Do humans; really; punish altruistically? A closer look Journal Article uri icon

Overview

abstract

  • ; Some researchers have proposed that natural selection has given rise in humans to one or more adaptations for; altruistically; punishing on behalf of other individuals who have been treated unfairly, even when the punisher has no chance of benefiting via reciprocity or benefits to kin. However, empirical support for the altruistic punishment hypothesis depends on results from experiments that are vulnerable to potentially important experimental artefacts. Here, we searched for evidence of altruistic punishment in an experiment that precluded these artefacts. In so doing, we found that victims of unfairness punished transgressors, whereas witnesses of unfairness did not. Furthermore, witnesses’ emotional reactions to unfairness were characterized by envy of the unfair individual's selfish gains rather than by moralistic anger towards the unfair behaviour. In a second experiment run independently in two separate samples, we found that previous evidence for altruistic punishment plausibly resulted from affective forecasting error—that is, limitations on humans’ abilities to accurately simulate how they would feel in hypothetical situations. Together, these findings suggest that the case for altruistic punishment in humans—a view that has gained increasing attention in the biological and social sciences—has been overstated.;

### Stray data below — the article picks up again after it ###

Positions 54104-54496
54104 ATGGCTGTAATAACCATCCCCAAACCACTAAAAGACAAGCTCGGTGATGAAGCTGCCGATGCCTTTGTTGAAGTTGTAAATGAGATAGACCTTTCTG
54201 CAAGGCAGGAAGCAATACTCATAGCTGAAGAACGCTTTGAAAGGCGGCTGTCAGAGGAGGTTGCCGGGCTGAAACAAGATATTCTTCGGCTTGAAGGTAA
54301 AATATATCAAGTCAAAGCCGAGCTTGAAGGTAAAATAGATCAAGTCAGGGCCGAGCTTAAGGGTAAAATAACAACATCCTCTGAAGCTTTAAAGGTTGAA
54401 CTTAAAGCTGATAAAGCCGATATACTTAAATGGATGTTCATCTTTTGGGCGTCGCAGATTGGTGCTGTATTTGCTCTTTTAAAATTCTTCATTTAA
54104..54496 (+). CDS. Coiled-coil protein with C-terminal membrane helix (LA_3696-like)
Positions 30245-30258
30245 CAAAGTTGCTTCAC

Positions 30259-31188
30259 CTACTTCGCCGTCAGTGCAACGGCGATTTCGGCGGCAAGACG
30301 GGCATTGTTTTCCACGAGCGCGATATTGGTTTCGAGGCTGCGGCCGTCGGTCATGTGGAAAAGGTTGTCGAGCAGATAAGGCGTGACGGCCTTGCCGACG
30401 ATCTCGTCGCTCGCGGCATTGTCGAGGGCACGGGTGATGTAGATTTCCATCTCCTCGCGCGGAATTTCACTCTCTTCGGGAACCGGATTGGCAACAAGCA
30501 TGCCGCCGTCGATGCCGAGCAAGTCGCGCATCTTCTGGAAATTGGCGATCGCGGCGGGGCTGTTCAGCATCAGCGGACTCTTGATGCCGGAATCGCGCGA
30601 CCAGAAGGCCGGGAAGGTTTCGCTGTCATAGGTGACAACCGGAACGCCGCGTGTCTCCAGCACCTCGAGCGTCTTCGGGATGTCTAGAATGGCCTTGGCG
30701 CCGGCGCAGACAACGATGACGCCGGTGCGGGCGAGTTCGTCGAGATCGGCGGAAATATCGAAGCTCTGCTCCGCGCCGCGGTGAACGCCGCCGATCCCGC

publication date

  • May 7, 2013

Date in CU Experts

  • August 22, 2017 10:25 AM

Full Author List

  • Pedersen EJ; Kurzban R; McCullough ME

author count

  • 3

Other Profiles

International Standard Serial Number (ISSN)

  • 0962-8452

Electronic International Standard Serial Number (EISSN)

  • 1471-2954

Additional Document Info

start page

  • 20122723

end page

  • 20122723

volume

  • 280

issue

  • 1758